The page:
We recently went whitewater rafting on the American River in California. Our guide said their policy was "safety second" because those who put safety first don't go whitewater rafting. Also, no one says, "Oh, that looks safe; I wonder if it is fun," although we often hear the reverse.
His motto was, "Fun first, safety second."
Our guide delivered a speech on safety before we left. His main point was personal responsibility. The man who goes overboard is responsible for saving himself. Although everyone else will try to assist him, our raft guide would have to continue to steer the raft and assure the safety of the five people still inside. He could do little more than steer the boat while pointing and shouting instructions to the man overboard.
Every study about disaster relief suggests the most critical first responders are ordinary people taking responsibility for themselves and those around them. Unfortunately, citizens often assume a safety first mentality and then expect big government to legislate safety.
Many laws have this safety first mentality at their heart. Social Security, Obamacare, and gun bans are among them. The goal is to protect us from ourselves and, as a result, often limit the free choice of citizens.
Some risky decisions are wise and most safety measures have a cost. But this safety first legislation is implemented in a one-size-fits-all rigidity that harms a significant portion of the population.
Not only is legislating safety debatably effective, but safety should be put behind more important values.
While we were in California, we visited the San Francisco Zoo. Zoo theory has advanced a great deal in the past few decades. Animals in zoos historically had health problems and short lifespans. Healthy animals require a certain level of stress and physical stimulation. Providing all of the essentials of life without any work results in chronic obesity, atrophied muscles and illness.
To combat those issues, zookeepers encourage the animals under their care to work for their food. We watched brown bear fishing for carp, poison frogs hunting aphids and even donkeys rolling a ball to access their feed.
Complacent animals might be safe, but they are not healthy. The zoo never forced an animal to do something it did not want to do. But there were rewards for working.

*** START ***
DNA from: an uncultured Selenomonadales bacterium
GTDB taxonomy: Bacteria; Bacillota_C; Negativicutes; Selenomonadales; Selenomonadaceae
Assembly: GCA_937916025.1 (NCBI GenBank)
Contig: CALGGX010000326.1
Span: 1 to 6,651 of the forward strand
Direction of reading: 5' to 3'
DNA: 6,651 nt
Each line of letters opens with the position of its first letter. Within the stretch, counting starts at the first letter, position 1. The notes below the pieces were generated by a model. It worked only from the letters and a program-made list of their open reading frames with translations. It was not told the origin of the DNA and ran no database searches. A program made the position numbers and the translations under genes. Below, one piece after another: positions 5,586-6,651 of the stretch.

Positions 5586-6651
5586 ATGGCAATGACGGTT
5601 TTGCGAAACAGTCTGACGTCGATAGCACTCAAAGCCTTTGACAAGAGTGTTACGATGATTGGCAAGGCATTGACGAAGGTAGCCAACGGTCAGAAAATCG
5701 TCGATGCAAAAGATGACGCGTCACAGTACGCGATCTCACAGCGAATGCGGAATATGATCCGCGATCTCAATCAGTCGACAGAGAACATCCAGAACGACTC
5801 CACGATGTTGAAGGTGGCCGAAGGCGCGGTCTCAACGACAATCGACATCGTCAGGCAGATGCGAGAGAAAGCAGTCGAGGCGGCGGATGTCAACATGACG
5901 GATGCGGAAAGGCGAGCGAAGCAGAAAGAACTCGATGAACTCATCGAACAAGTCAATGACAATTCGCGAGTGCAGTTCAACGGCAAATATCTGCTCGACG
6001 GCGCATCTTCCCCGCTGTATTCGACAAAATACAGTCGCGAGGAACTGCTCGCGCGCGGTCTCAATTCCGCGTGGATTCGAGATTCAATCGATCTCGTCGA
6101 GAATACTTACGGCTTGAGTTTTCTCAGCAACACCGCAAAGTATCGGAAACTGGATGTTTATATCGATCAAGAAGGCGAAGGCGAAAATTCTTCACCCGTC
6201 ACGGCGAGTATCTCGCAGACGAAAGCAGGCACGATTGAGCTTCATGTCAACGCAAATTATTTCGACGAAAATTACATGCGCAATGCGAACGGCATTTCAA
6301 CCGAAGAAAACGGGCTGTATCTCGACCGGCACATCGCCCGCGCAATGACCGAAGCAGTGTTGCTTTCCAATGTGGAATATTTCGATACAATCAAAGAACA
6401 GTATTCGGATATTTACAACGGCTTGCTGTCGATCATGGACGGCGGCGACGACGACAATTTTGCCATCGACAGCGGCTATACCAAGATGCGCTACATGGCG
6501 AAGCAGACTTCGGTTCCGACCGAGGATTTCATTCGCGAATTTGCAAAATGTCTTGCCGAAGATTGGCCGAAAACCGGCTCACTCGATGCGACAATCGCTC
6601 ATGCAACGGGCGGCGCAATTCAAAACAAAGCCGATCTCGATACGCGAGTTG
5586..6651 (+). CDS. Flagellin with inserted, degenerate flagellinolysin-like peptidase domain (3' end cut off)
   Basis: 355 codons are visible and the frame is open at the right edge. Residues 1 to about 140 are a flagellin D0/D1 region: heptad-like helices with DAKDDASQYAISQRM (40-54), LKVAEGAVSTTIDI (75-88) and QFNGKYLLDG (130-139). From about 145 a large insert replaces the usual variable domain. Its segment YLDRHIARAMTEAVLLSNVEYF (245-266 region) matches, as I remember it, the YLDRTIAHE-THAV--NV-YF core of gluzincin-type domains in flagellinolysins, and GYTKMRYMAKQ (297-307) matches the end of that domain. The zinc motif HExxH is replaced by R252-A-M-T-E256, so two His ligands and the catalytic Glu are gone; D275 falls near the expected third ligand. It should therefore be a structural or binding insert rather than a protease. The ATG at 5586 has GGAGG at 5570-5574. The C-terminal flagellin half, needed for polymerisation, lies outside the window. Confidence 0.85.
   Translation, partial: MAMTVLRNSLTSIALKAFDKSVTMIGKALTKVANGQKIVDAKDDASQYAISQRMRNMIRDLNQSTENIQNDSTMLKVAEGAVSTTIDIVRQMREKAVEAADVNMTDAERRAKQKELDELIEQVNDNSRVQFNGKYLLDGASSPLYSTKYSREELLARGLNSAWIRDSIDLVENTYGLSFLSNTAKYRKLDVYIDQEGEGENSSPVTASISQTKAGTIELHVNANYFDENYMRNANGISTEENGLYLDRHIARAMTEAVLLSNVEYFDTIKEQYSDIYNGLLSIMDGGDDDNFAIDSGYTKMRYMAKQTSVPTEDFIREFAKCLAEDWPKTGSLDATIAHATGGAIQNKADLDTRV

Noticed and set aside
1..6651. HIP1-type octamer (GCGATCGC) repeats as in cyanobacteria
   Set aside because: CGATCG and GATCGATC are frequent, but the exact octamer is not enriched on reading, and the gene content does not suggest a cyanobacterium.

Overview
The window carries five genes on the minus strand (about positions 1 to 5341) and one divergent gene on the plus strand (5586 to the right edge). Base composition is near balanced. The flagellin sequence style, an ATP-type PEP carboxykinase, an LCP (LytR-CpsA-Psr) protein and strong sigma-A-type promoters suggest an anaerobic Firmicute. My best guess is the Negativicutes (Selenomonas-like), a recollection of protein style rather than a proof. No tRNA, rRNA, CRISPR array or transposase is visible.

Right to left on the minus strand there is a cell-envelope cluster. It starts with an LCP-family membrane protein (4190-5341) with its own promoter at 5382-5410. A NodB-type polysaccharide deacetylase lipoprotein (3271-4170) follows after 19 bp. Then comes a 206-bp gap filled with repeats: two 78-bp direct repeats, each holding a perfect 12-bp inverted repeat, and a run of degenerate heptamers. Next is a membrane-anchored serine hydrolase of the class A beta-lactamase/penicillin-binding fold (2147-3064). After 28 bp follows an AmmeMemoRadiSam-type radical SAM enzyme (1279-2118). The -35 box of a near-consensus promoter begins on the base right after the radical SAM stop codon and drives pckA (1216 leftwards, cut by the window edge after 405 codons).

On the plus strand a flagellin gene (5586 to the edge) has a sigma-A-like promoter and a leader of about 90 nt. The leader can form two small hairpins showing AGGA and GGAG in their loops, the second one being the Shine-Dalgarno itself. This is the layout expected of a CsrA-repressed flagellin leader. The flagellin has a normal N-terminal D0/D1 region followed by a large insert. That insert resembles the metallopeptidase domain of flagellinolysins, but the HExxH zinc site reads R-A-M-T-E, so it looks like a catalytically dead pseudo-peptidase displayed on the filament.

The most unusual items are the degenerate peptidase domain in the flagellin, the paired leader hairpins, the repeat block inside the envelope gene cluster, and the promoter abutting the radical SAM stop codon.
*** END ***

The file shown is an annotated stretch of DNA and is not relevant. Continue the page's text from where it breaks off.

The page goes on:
In politics, the motto ought to be "Freedom first, safety second." When we are free, we are safe from violations of our natural rights.
The Patriot Act and the creation of the Transportation Security Administration was an abrogation of freedoms in the name of protection. But you can't defend our freedoms by trampling on them. As Benjamin Franklin wrote, "They who can give up essential liberty to obtain a little temporary safety, deserve neither liberty nor safety."
Even in entrepreneurship, safety is second. Businesses must take risks to innovate, adapt and compete. They need to push themselves continually to do things better, faster and smarter.
Any successful entrepreneur knows you can only keep doing things the safe way for a while before someone else makes you obsolete. Their motto must be "Innovation first, safety second."
In investment management, return follows risk. A sure thing does not exist, which is why we always advise people to walk away from scenarios that are "too good to be true."
If you put safety first, you would put all of your money in FDIC-insured CDs paying very little. Your money would be safe, if by safe you mean the dollar amount would not go down. The purchasing power, however, would dwindle as inflation ate away at your so-called safe investment.
An attitude of "safety first" results in putting all of your other financial goals second. This is not an investment strategy. A favorite Paul Volker quote is "You can't hedge the world," to which we would add, "and if you could, it would cost too much."
Fun first. Freedom first. Innovation first. Financial goals first. But not safety. Our world is inherently filled with risks and dangers. Safety should come second.